20th Century Women is about a man. Actually, it’s about masculinity. And femininity. And sexuality. And getting old and growing up and moving on and being a better Jamie.
Jamie (played by Lucas Jade Zumann with cotton-fresh nonchalance), is a 15-year-old boy who was born in the sixties, grew up with Nixon, protests and bogus containment wars. He has a very cool mother, Dorothea, (Annette Bening) and inhabits a very cool culture (California, 1979), both of which encourage freedom of expression and individuality. But in an age of post-WW2 meaningless, when it’s almost the eighties and cocaine, Reagan and HIV aren’t quite a thing yet; when all legit wars are over but the Hiroshima hangover and Normandy night out are still patriotically (yawn) present; when men have either become alcoholics or abusive police officers to cope with their depression and rage, building a progressive future isn’t easy.
And that’s because those same men are the builders. Obviously. A democratic president is about to be replaced with a Republican. And teenage boys will continue to violently argue over the location of the clitoris (if they even know what it is), rather than read a book or, holy shit, actually listen to a woman.
Jamie’s a sensitive boy. His dad left his mum years ago and the two of them live in a run-down old house with tenants Abbie (Greta Gerwig), a twenty-something photographer and recovering cancer patient, and William (Billy Crudup), a thirty-something mechanic with soft hands. Jamie’s best mate is Julie, slightly older but with the savvy fragility of Esther Greenwood, played impressively by Elle Fanning. Julie bangs douchebags in the back of cars then climbs up some scaffolding on the side of Jamie’s house to sneak into his room for the post-coital cuddle. It’s not great, but we’ve all been there. And, as Dorothea says, “Having your heart broken is a tremendous way to learn about the world.”
Word. Dorothea speaks not only from the experience of a divorced person, but of the experience of all of the women in the film. And that experience is bigger than failed romance. It’s about the heartbreak of being a second-class citizen. Of being a vessel for male pleasure, a baby making machine before turning into just another mother. But what happens when men say they’ll pull out and don’t? Or when cervical cancer leaves you unable to have children? Or you get so old that no one wants to fuck you anymore? Dorothea, at least, enlists the help of Abbie and Julie to raise her teenage son to not be a dick.
But “Don’t you need a man to raise a man?” ask stupid people everywhere (in this case Abbie, who is not a stupid person, just emotionally drained and horny).
“No,” says Dorothea, played excellently by Bening, whose wet-eyed smile contrasts heart-wrenchingly with her dark lipstick and fingernail emoji countenance.
It doesn’t go down well with Jamie, however, because he’s already on it. He doesn’t need his mother’s help, let alone his mothers’ help. Also, he wants to fuck one of them. So he’s reading Our Bodies, Ourselves and Sisterhood is Powerful. He’s asking questions. He’s getting beaten up by macho kids at the skate park. And he’s been painfully friendzoned.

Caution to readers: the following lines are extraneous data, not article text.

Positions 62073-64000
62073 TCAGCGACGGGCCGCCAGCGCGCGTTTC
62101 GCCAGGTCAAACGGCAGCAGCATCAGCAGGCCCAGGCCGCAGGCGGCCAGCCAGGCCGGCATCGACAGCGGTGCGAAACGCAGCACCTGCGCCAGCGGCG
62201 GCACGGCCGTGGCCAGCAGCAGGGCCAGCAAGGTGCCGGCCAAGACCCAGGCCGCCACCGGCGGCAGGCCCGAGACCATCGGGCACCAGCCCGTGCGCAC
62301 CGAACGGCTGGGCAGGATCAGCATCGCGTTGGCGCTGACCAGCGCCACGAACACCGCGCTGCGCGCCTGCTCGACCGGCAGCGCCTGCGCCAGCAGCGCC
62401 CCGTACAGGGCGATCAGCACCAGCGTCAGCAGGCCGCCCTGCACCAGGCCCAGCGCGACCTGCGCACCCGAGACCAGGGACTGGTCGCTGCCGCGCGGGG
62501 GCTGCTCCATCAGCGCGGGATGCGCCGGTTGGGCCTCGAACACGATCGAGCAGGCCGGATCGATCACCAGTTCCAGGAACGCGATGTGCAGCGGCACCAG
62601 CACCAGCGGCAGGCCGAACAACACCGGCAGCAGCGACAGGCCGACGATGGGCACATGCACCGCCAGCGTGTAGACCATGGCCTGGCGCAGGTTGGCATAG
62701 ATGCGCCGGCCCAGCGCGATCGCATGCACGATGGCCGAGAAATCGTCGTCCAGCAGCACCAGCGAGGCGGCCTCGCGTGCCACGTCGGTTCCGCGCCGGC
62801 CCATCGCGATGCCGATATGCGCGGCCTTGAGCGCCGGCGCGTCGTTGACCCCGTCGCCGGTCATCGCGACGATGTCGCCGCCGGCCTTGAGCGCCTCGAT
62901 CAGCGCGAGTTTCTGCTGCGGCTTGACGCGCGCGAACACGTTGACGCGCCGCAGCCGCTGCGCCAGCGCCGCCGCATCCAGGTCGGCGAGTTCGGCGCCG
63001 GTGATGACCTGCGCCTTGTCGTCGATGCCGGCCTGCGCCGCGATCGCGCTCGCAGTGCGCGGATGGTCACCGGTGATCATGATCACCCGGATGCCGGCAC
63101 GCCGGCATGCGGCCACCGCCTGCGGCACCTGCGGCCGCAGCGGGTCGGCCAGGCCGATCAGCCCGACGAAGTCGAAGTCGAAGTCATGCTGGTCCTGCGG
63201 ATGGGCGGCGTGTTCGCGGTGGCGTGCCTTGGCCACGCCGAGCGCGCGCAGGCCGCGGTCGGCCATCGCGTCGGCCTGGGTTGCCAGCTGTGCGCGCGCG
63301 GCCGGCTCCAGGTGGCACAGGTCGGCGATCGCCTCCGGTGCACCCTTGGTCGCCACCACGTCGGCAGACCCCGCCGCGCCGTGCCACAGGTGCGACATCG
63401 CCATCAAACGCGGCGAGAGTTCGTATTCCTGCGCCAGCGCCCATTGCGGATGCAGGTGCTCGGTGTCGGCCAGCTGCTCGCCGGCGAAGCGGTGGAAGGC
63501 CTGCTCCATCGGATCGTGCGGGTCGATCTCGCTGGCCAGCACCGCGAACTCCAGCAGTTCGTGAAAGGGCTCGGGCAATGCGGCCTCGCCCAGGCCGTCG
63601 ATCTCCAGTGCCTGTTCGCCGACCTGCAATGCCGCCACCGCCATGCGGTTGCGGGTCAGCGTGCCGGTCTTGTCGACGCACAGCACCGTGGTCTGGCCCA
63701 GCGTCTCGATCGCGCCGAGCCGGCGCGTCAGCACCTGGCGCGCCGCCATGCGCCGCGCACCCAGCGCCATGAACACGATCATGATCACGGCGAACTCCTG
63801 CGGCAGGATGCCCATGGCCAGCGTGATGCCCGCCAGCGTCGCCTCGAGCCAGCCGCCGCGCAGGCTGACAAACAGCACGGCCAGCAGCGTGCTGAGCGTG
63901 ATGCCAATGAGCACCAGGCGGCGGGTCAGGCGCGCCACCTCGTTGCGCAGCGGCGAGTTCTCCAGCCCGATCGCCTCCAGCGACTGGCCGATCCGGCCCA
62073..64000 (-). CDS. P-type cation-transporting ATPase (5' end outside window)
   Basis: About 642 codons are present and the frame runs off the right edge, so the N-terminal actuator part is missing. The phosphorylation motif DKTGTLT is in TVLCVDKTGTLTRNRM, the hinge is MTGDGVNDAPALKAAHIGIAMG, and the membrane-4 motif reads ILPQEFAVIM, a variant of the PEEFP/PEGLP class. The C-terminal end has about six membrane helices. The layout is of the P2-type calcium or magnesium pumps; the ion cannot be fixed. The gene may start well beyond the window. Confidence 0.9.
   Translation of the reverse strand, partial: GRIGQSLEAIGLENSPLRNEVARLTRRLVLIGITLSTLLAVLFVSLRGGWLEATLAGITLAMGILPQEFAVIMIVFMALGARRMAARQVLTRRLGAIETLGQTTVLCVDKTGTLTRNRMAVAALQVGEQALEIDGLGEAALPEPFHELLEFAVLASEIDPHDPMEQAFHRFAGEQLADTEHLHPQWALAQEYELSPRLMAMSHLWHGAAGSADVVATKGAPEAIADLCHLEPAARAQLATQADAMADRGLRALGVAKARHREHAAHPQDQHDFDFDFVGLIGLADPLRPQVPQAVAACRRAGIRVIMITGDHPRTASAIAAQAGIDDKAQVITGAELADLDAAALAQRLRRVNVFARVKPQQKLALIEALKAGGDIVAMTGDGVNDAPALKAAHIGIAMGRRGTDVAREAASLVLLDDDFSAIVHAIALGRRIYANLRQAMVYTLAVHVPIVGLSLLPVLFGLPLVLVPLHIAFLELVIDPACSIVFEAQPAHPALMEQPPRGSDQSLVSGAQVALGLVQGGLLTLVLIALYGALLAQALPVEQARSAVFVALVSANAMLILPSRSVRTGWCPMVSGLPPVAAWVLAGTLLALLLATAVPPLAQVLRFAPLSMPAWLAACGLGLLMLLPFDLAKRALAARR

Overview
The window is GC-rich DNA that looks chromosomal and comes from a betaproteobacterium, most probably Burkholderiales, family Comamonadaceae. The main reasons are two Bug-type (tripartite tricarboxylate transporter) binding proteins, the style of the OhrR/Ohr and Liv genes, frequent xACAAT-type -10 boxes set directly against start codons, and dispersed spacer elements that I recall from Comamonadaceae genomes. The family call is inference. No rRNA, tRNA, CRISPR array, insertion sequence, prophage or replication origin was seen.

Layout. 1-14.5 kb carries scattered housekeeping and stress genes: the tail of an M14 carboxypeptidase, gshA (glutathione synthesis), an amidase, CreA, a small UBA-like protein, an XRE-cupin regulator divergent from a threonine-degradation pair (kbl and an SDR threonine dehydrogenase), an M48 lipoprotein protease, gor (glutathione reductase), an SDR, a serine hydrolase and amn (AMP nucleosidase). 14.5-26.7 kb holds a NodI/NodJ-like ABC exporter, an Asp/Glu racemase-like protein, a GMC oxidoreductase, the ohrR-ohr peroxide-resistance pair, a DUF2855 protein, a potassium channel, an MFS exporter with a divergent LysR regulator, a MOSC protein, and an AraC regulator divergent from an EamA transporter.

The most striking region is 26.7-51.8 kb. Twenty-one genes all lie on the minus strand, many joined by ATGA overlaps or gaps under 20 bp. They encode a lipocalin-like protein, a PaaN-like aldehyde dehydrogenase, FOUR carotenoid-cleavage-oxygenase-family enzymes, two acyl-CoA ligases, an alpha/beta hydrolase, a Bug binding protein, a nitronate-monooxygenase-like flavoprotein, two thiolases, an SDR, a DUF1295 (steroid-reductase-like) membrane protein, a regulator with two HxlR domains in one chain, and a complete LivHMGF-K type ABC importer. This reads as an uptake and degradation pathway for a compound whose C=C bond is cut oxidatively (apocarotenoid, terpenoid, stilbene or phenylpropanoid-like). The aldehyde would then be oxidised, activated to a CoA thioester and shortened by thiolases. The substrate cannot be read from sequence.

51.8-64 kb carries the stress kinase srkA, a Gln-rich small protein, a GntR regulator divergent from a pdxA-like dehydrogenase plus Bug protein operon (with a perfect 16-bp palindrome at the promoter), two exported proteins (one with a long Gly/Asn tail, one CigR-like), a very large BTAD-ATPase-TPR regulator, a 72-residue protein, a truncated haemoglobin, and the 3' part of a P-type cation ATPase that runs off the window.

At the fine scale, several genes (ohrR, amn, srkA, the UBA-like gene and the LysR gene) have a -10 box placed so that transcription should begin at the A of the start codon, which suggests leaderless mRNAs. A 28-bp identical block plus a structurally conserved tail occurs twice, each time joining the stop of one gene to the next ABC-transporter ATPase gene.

It’s fine. He’ll learn. Still young, Jamie can leave old masculinity behind, while Crudup’s William completes the role of saddest character because he cannot. Approaching his 40s, he’s just young enough to witness, and to some extent partake in, or at least try and understand, Jamie’s generation: up-tempo, sincere and accessible to new ideas. Yet it’s an ideological world he can’t truly be a part of. And, like Dorothea, he’s destined fall by the wayside.
I’m not trying to make this review too male-centric. 20th Century Women is carried by Bening, Gerwig and Fanning, who are a large part of why writer-director Mike Mills (A MAN) is able to create such wonderful female characters: developed, flawed, funny and human. On the other hand, by being set in a time as pivotal as, broadly speaking, the second half of the 20th Century, this film’s beautiful cinematography and wardrobe create an air of nostalgia that is ever so slightly annoying. Its sun bleached central Cali is overgrown and dusty. The world of Dorothea and Jamie resembles a dystopian video game city; an old world ready to dissolve. But the world that everyone’s hoping will take its place, one of punk rock music and home pregnancy tests, is a world that will never begin. Jimmy Carter’s Crisis of Confidence speech didn’t echo in a new era of anti-consumerism and progression over restless malaise. It opened the door for Reagan.
So why wasn’t this 21st Century Women? Maybe it’s Mills writing another version of his mother in Dorothea, in the same way he may (or may not, Death of the Author ‘n’ all that) have done for his father in 2010’s Beginners? For the regular viewer, however, this isn’t a personal history. It’s not a documentary. It’s not something anthropology undergrads can watch through the lens of a Polaroid, thinking, ‘Wow, I’m so glad men were fixed before the millennium.’ Men weren’t fixed. People don’t speak about menstruation round the dinner table.
20th Century Women is about shaping people the right way. It’s good. It’s very good. And that’s what’s truly sad about this film: it makes you feel hopeful whilst knowing that [bad] history has/is/will happened/happening/happen again and that human beings must constantly readapt to fit in, identify and accept themselves whilst rejecting all the dicks who run the show. There’s disappointment in knowing that not enough has changed; that people still hurt other people for reasons based on ideas that should’ve ended way before the 20th Century. Just remember that when Dorothea says, “Wondering if you’re happy is a great shortcut to being depressed,” you’ve probably forgotten that good things can repeat themselves too.
Review by Harry Gallon
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